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Understanding Joint Locks in Jiu Jitsu

Understanding Joint Locks in Jiu Jitsu

by JJB Admin

11 years ago


This article was written by 3rd-Degree Roger Gracie Jiu-Jitsu Black Belt Nicolas Gregoriades.

Generally, in order to apply joint locks in jiu-jitsu effectively, you need to follow this principle:

When attacking a joint, it’s important that you control both the joint directly above (proximal) and directly below (distal) it. This completely immobilizes the compromised joint and allows the applied leverage to be transferred more directly against it.

If you fail to do this, your opponent may be able to escape by rotating around the axis of the joint. A prime example of this principle is the straight arm-lock or juji-gatame. When attempting this technique, the joint that is being attacked is the elbow. The joint directly above the elbow (proximal to the centre of the body) is the shoulder, and the joint directly below it (distal to the centre of the body) is the wrist.

This is why when you learned the juji-gatame you were told to pinch your opponent’s shoulder between your legs and control his wrist by making sure his thumb was pointing to the ceiling. A violation of these two details of the technique often results in an ineffective joint-lock which allows the opponent to attempt an escape. It is sometimes sufficient to control just the joint directly above the attacked joint, but much more effective to control both adjacent joints simultaneously.

Below are some visual examples:

 

Effective joint-attack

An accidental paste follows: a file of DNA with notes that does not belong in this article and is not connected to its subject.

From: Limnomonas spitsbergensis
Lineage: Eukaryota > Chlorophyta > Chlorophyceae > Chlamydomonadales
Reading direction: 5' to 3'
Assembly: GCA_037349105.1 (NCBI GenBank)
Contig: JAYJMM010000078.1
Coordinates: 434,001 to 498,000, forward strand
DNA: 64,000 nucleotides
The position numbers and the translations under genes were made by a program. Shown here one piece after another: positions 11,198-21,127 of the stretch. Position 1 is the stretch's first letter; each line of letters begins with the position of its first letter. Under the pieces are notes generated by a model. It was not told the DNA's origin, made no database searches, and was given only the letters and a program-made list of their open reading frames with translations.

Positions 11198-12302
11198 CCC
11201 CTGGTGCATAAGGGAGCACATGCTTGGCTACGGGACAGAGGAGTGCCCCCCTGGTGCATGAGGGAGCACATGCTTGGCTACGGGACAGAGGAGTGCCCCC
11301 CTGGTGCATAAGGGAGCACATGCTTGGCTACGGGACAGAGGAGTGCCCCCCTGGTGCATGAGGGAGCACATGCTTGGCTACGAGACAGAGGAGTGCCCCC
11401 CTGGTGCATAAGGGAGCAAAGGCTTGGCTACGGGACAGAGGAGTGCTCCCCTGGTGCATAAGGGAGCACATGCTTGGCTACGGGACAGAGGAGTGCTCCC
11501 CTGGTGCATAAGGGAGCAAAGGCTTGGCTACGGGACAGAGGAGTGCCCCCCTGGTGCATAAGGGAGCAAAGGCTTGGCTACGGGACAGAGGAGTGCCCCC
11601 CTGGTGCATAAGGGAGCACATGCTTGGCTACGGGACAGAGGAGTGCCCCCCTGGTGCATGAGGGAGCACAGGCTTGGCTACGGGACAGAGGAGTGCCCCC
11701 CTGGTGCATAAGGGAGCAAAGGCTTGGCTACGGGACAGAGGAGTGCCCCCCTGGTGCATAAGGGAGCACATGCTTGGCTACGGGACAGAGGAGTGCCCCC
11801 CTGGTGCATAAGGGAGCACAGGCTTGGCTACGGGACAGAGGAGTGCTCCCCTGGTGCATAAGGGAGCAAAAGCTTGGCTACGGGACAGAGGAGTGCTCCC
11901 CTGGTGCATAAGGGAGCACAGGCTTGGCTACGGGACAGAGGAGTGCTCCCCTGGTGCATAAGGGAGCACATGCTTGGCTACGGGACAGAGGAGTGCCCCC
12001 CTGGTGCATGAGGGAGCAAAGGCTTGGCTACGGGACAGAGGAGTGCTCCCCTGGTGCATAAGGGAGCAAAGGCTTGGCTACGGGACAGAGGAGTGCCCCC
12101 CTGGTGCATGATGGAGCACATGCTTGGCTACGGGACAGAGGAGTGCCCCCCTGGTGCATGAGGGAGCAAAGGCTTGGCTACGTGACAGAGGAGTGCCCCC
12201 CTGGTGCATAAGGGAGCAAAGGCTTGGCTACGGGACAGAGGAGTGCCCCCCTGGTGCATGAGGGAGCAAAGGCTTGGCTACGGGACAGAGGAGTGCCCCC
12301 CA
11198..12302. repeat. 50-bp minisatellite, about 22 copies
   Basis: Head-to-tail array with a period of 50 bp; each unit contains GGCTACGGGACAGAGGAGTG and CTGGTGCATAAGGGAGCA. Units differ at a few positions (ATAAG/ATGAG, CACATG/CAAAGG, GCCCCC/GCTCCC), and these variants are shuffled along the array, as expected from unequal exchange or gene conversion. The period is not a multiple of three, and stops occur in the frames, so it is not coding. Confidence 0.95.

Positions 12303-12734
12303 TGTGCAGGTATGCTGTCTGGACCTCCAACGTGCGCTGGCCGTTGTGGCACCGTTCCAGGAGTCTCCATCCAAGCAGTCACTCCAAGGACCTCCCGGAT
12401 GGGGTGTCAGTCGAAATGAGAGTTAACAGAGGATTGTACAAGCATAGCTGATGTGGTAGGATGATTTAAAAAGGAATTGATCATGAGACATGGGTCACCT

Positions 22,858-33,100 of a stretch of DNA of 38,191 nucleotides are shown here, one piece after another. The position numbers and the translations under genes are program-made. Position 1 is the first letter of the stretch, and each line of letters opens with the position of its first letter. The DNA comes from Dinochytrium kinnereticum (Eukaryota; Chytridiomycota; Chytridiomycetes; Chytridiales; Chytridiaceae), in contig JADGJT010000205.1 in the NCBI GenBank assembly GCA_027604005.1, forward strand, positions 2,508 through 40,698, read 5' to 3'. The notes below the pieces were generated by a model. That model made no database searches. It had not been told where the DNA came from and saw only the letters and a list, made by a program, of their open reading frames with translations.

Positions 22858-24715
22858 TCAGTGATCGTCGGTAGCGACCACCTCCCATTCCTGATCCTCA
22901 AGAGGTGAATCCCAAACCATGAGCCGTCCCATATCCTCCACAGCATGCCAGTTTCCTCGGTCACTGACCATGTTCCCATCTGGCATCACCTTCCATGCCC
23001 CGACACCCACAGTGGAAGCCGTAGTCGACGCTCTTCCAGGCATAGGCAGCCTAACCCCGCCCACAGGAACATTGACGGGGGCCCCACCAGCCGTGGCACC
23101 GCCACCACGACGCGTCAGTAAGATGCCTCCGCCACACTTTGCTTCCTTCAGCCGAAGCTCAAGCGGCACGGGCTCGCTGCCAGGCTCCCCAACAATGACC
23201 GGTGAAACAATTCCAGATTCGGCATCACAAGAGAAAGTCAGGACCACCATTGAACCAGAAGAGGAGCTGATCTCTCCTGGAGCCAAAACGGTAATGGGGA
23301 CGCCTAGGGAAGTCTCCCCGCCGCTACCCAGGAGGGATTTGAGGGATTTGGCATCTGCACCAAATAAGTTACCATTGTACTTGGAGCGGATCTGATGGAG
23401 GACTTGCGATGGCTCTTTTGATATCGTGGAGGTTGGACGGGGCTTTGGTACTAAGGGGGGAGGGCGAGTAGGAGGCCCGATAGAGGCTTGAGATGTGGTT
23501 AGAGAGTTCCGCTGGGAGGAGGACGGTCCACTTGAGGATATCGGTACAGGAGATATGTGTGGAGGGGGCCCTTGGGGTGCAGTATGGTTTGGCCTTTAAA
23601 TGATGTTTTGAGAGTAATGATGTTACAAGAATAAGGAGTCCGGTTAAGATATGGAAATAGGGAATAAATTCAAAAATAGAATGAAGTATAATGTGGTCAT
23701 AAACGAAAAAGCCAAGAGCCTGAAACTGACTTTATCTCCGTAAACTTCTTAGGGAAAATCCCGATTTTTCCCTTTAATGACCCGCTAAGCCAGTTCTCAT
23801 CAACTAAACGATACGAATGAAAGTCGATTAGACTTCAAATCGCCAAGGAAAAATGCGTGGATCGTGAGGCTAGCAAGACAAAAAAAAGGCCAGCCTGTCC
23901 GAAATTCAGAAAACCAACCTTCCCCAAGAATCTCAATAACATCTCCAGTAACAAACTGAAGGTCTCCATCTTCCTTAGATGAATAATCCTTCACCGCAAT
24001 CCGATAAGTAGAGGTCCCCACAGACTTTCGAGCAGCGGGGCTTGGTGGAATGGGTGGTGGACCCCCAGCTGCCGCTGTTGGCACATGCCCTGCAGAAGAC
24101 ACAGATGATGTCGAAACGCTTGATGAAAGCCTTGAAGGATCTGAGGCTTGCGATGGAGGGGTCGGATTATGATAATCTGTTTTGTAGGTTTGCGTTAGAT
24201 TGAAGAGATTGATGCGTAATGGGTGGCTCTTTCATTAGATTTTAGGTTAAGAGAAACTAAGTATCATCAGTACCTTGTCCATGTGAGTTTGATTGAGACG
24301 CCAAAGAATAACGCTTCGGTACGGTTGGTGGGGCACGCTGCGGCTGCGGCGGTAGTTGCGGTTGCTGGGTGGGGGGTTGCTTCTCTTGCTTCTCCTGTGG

jiu jitsu armbarBlack is attacking the elbow of white via an arm-lock. Notice how is he controls both the joint above (shoulder squeezed between legs) and below (wrist pinned to chest) the one he is attacking.
 

Ineffective Joint Attack

Fig 1b: Black is attempting to attack white’s foot/ankle with the Achilles-tendon hold. Notice how he has no control of joint above, which is White’s knee.Black is attempting to attack white’s foot/ankle with the Achilles-tendon hold. Notice how he has no control of joint above, which is White’s knee.

 

Try this out for yourself. Next time you are attempting a joint-lock submission on an opponent and it is not working properly, ask yourself “Am I controlling the joints both above and below?”. I think you will be surprised at what you observe.

 

If you enjoyed this article, then you may also enjoy our best selling book 'The Black Belt Blueprint' by 3rd-degree Jiu Jitsu Black Belt under Roger Gracie Nicolas Gregoriades.
 

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